As a young woman, she lived back in New York again – in Greenwich Village, where she was part of groups called “anarchists” or “socialists.” She marched in demonstrations for women’s suffrage and participated in protests against the fighting of World War I. “No more war! No more war!” said Dorothy Day.
Dorothy was 30-years-old when she became a Catholic and joined the Catholic church. Soon after, she was in Washington DC participating and writing about a march against hunger. While that seemed important, a feeling came over her that it wasn’t what her heart really wanted to be doing. She wrote:
“I offered up a special prayer which came with tears and anguish, that some way would open up for me to use what talents I possessed for my fellow workers, for the poor.”She prayed for a way to help the poor.
She returned to New York, and the next day met Peter Maurin. The two of them started the Catholic Worker movement. They put out a newspaper, then began to build houses of hospitality – homes for the poor, where poor men and women and families could get food and a place to sleep.
Dorothy lived as a poor person herself: in the houses of hospitality, with and among the poor. Voluntary poverty meant an insecure life – and this very insecurity was a part of Dorothy’s life of faith – she had to trust in things beyond her control, had to open her heart to the unknown. She wrote:
“Our poverty is not a stark and dreary poverty, because we have the security which living together brings. But it is that living together that is often hard. Beds crowded together, much coming and going, people sleeping on the floor, no bathing facilities, only cold water. Poverty means…bedbugs, cockroaches and rats and the constant war against these. Poverty means body lice.”Prayer gave Dorothy strength and courage to live the vision of the Catholic Worker movement: voluntary poverty, community life, and nonviolent pacifism.
At age 46, Dorothy left the Worker movement for six months for spiritual deepening. She took a room at a convent, and spent most of her days in prayer and meditation and in studying books about spirituality. The time for spiritual renewal was very important for maintaining her joy in the work for peace and justice. Throughout her life, Dorothy Day went on retreats where she would spend a week in silence and prayer deepening her awareness, her appreciation of beauty all around, and her joy.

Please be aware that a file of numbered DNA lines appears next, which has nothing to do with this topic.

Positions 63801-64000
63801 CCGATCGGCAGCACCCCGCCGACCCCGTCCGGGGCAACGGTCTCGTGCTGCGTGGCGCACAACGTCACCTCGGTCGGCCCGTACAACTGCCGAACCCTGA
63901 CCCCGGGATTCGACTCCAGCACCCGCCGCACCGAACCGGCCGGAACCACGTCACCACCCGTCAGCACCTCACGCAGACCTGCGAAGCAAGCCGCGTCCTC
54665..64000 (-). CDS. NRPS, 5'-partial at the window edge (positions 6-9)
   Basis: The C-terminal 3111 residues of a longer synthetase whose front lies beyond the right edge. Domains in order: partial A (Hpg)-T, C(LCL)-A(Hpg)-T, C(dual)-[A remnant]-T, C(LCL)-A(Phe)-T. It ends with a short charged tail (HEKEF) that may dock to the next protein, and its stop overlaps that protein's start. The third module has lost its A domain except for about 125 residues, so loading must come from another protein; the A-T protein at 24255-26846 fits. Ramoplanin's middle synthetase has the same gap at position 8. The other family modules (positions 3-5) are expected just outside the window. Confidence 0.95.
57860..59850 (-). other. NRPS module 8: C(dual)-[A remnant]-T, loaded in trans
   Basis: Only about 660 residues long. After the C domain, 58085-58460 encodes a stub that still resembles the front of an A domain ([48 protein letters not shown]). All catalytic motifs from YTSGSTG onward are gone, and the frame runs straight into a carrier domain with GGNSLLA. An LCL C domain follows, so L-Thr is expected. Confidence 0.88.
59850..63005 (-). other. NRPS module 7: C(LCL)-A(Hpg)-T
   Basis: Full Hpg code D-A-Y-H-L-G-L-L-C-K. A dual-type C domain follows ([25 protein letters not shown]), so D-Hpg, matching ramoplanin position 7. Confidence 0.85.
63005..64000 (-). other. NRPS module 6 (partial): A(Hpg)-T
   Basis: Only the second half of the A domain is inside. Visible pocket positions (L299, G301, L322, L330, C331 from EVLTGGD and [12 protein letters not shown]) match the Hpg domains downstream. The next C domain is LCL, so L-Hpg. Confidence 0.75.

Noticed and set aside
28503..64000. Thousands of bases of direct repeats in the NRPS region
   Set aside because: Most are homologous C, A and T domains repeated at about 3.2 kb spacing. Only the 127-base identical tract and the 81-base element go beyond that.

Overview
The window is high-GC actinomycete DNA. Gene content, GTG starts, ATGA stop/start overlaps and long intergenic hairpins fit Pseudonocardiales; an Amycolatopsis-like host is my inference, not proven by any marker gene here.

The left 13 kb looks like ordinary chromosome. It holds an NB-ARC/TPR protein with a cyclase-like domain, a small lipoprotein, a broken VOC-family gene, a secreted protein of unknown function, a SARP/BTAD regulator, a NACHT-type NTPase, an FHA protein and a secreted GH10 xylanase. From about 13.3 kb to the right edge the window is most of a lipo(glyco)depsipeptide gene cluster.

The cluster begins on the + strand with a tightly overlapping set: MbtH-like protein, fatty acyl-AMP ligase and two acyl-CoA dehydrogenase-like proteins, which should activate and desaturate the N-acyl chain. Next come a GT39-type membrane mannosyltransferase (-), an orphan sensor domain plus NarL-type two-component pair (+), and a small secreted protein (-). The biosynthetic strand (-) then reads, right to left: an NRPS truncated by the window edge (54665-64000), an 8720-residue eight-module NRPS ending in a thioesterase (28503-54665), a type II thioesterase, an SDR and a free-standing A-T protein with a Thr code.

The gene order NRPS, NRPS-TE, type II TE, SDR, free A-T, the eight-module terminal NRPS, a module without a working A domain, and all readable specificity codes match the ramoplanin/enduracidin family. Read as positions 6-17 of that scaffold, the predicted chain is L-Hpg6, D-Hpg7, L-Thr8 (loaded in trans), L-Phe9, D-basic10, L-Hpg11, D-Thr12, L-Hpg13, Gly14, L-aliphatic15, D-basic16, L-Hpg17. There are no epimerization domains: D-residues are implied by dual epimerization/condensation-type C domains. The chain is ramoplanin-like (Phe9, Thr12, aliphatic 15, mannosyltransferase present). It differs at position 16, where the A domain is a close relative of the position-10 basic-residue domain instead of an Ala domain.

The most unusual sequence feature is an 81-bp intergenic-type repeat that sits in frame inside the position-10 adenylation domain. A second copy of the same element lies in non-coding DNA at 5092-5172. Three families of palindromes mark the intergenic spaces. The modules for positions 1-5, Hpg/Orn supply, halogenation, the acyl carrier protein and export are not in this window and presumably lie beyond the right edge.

What did Dorothy want? She knew that what the heart really wants isn’t things that money can buy. The heart wants to connect with others and serve. The heart wants fair and decent treatment for everybody. The heart wants to remember joy, and not waste its life away in forgetfulness of the joy that is all around us.
When a reporter asked Dorothy what the Catholic Worker movement was trying to do, Dorothy said,
“We are trying to make people happy.”It’s not that she thought other people’s happiness was more important than her own. It’s that the life of prayer and study had helped her live a life in which she always remembered that other people’s happiness and her own are the same thing.
We all want the same thing – but we don’t all know what we really want, or we give up on what we really want and settle for pouring our energy into what we think we want that isn’t what our hearts really want.
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Part 3 of "The Spiritual Activist"
Next: Part 4: "Thomas Merton"
Previous: Part 2: "Mohandas Gandhi"
Beginnining: Part 1: "Satyana's Principles of Spiritual Activism"